Horror movies have some strange logic; black characters dying first, youths fornicating, and most importantly, characters doing stupid things. The list of stereotypes and cliches in this genre is long and storied. What if there was a way to tie it all together, give it a purpose, a reason for all this inane logic. Enter – Cabin in the Woods.
Shelved for 2 years, Cabin in the Woods was finally released in March 2012. MGM held the film indefinitely due to on going financial difficulties. Lionsgate picked up and saved it from it’s fate. Cabin stars the gorgeous Anna Hutchison and Thor’s Chris Hemsworth. With his star rising and Avengers on the horizon, it was wise to release the movie then.
The film started off like any other horror movie; a group of friends going to their relatives cabin in the mountains for the weekend. At first the five didn’t quite fit the typical mold of jock, nerd, or virgin. As they went about their travels, strange things could be spied in the background. For starters, the film opened up with technicians preparing for a nameless operation, one of many taking place concurrently around the world. Once at the cabin, the five are given mood altering drugs, administered through the air, raising their libidos and lowering their intelligence. The cabin itself reeked for Evil Dead.
A cellar door is triggered to open, and the group go to investigate. All manner of devices, tools, and things are collected down their. As they investigate, a larger group is shown to have gathered, observing them. They have a pool of different monsters going; zombies, killer mermaids, nightmare creatures, mummies, and all manner of picked were picked, with odds favoring each.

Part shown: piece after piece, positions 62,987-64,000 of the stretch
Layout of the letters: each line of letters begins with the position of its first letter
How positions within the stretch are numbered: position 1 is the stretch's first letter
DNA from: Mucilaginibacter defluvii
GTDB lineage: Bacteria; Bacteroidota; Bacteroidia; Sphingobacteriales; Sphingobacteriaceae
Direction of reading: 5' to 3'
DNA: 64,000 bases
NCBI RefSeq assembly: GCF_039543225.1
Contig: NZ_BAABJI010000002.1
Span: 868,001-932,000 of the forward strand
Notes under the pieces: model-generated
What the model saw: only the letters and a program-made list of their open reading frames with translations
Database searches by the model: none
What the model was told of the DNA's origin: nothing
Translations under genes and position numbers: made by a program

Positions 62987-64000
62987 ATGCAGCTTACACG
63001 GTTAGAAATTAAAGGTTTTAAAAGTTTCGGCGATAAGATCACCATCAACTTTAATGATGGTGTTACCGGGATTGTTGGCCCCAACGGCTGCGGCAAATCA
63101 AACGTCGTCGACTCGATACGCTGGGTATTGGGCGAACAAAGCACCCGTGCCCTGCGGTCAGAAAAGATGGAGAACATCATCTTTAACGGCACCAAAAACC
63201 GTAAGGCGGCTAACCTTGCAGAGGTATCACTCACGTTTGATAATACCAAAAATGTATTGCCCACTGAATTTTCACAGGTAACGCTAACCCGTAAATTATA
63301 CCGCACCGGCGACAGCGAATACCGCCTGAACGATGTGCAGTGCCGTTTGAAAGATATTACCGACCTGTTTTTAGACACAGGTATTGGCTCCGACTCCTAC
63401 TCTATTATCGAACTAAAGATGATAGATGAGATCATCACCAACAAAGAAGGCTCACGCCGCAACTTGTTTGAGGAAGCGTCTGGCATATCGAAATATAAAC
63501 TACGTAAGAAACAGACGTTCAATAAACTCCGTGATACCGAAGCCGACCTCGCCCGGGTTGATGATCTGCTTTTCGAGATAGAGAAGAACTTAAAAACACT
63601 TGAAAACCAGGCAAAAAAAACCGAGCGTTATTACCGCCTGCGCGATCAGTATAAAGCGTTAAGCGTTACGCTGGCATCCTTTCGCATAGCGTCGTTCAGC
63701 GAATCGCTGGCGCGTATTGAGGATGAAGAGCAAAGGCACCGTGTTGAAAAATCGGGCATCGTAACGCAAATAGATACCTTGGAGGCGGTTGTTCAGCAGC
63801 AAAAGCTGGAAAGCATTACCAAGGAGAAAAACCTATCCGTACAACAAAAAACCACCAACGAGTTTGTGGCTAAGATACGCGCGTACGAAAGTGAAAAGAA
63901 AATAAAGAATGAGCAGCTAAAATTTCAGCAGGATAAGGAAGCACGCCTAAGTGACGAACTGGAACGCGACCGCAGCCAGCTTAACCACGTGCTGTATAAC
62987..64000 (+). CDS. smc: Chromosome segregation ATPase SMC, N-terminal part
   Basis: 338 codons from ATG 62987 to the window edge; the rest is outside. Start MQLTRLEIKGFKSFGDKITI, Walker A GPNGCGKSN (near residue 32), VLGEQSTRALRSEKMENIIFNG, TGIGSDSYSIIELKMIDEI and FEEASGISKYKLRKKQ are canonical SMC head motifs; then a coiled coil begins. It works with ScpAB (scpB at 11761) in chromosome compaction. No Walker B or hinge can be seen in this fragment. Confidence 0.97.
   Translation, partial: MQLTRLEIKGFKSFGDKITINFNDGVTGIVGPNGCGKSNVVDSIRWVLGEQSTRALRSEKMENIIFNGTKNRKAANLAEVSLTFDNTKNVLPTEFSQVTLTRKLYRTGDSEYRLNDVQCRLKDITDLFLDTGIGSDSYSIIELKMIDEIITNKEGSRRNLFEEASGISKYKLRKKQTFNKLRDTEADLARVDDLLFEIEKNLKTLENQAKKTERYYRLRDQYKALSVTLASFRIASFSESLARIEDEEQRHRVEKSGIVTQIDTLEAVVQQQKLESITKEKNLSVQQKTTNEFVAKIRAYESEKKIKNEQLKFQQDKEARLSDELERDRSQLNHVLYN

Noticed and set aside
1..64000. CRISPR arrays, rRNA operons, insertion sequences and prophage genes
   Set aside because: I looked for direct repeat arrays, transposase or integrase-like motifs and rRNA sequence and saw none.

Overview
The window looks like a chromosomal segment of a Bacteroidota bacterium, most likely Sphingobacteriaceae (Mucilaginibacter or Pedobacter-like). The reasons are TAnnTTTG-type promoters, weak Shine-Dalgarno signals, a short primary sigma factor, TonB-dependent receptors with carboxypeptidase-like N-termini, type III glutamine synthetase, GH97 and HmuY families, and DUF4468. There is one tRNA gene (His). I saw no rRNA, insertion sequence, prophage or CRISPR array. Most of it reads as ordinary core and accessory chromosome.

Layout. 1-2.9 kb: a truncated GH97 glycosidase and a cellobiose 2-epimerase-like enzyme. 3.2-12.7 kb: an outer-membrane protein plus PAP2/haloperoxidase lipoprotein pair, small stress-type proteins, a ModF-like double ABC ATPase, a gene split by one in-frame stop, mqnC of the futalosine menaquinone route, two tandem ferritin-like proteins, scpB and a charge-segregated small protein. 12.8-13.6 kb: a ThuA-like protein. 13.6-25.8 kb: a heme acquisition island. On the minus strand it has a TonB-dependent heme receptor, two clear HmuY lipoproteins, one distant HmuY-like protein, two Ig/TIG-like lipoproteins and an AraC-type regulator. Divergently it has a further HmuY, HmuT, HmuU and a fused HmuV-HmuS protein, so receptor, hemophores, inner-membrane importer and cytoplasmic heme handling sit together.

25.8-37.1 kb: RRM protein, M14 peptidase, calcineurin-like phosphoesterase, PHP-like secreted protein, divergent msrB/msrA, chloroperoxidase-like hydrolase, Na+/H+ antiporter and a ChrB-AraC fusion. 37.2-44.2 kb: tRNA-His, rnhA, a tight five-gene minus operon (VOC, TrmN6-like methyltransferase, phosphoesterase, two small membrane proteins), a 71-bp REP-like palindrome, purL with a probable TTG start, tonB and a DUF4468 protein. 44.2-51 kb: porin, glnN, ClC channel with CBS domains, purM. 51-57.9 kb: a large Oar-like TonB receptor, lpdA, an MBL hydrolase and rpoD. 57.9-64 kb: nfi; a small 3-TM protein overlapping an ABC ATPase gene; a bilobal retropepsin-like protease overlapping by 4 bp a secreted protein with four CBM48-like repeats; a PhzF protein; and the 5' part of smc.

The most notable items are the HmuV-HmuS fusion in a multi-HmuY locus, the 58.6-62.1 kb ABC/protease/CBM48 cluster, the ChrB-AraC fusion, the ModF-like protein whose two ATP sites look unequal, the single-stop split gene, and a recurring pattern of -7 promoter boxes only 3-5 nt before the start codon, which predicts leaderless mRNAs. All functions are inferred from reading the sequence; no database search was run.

Most of what I’m describing is shown in the trailers for the movie, so I promise I’m not giving anything away. Act 1 and 2 play out as expected for a horror movie, until act 3. The movie takes a hard, but earned, swerve that completely turned the concept of horror movies on it’s head. This movie explained every horror movie with a wonderfully self aware sense of wit.
Cabin wasn’t on my radar until I saw the names behind it. Written by Joss Whedon and Drew Goddard. The former needs no introduction, while the latter has worked with Whedon for years on Buffy and Angel, while turning in some amazing work on Lost (he had nothing to do with seasons 5 or 6). The performances in the movie are wonderfully kitchy, reminding you of the similar archetypes they’re parodying. I really enjoyed this movie and hope now with Whedon’s Avenger fame he and his crew get more freedom to make projects like this.
What did you think of Cabin in the Woods? Did the explanation work for you? Comment below, on Facebook, or Twitter! You can now see my Saturday Morning Cartoon posts, along with other great writings at The Two-Headed Nerd!
“He had the conch in his hand!”